Filing for bankruptcy can help you handle accumulated debt and start the path back to financial stability. However, many people make mistakes that cause problems during the process and prevent them from fully accessing the help they need.
Whether you decide to file a Chapter 7 or Chapter 13 bankruptcy, steering clear of the following errors can make matters easier for you.
Leaving out assets and debts
When you file for bankruptcy, you need a complete and accurate list of assets and liabilities. Omissions can cause delays, rejection of your petition and even accusations of fraud. Some items people tend to forget include assets they gave away or lent out without transferring title. If you have been letting a cousin use your old car for the past couple of years, you may not realize you still need to list it as an asset. By the same token, you should generally also include debts you owe to relatives and friends.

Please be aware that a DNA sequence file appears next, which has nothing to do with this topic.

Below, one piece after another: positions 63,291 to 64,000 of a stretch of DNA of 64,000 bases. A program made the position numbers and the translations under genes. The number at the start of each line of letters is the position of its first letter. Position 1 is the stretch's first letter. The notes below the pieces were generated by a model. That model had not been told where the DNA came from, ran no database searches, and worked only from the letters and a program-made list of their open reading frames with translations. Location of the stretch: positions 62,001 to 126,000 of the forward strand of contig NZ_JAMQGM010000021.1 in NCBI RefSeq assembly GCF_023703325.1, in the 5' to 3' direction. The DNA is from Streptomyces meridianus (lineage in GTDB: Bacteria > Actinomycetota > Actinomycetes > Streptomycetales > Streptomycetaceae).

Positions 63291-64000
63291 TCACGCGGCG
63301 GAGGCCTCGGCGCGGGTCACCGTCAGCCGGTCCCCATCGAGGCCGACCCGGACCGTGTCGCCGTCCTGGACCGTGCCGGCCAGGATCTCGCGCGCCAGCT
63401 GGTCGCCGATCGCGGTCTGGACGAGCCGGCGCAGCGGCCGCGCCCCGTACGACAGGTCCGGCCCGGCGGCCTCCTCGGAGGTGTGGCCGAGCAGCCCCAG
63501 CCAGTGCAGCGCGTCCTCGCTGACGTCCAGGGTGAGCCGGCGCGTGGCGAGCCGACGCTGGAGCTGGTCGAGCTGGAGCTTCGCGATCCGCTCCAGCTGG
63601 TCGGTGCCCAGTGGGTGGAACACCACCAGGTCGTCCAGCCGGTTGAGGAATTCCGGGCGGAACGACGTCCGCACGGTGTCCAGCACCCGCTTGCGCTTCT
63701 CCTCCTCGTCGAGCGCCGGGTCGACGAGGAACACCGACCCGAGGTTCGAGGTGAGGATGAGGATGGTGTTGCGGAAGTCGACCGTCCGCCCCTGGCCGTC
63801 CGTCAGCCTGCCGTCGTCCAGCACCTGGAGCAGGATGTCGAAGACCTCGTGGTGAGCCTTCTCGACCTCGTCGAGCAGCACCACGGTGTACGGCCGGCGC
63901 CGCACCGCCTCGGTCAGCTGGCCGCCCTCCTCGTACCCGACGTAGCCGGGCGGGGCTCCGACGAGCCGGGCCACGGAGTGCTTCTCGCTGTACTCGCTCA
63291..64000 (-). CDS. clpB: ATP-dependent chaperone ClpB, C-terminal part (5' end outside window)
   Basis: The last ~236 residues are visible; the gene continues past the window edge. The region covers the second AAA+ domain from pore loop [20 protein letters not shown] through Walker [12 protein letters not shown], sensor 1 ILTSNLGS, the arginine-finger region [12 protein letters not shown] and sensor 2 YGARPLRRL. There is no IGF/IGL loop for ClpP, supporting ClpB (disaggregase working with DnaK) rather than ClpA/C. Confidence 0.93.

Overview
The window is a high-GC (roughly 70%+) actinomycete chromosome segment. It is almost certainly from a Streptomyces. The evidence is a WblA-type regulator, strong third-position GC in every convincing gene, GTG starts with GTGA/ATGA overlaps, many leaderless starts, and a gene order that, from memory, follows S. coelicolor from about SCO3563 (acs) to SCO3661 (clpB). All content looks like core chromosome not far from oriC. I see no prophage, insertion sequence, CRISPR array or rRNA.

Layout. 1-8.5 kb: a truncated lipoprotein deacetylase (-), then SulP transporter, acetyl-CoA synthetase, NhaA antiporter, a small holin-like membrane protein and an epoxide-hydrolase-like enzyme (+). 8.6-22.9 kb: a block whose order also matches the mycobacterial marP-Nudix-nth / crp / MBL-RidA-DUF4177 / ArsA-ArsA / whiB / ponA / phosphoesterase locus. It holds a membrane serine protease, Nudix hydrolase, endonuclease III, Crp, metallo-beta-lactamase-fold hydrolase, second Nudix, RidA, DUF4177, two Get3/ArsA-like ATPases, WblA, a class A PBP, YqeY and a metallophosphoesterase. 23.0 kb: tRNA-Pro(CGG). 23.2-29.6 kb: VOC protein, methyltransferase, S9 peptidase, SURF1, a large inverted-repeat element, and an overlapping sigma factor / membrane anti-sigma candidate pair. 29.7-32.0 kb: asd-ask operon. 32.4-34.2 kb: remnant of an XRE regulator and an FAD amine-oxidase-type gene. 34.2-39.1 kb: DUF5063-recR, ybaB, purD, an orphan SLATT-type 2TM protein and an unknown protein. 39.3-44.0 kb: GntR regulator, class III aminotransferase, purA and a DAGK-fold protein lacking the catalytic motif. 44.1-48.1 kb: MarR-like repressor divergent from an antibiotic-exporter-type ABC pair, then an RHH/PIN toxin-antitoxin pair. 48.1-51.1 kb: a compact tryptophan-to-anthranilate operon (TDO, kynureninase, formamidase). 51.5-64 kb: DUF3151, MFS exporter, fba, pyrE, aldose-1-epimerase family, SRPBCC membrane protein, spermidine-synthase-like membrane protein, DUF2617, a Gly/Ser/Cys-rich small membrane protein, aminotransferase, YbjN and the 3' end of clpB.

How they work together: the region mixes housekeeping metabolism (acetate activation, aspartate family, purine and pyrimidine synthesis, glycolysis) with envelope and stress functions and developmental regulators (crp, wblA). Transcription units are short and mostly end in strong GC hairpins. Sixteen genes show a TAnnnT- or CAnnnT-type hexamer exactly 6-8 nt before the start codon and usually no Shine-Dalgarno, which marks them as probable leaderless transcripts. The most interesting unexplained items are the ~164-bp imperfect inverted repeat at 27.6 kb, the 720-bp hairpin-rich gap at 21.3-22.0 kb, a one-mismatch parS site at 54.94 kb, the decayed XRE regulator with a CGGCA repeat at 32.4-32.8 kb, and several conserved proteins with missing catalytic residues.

Giving preferential repayments
In many bankruptcies, creditors often end up recovering only a portion of what you owe to them. People who have borrowed from friends and family members may not want them to lose out in this way and pay these debts before filing. The law considers such a repayment preferential and frowns on it, as it results in a diminished bankruptcy estate for the other creditors to share.
Making assumptions about what will happen
You may have heard about types of debts that bankruptcy cannot help with. Generally, this category includes many types of taxes, student debt and court-mandated payments such as civil judgments or fines.
However, making assumptions can be damaging. Consulting with a professional and describing your situation in detail can produce solutions you may not have been aware of. For example, under some circumstances, bankruptcy can help with income-tax debt.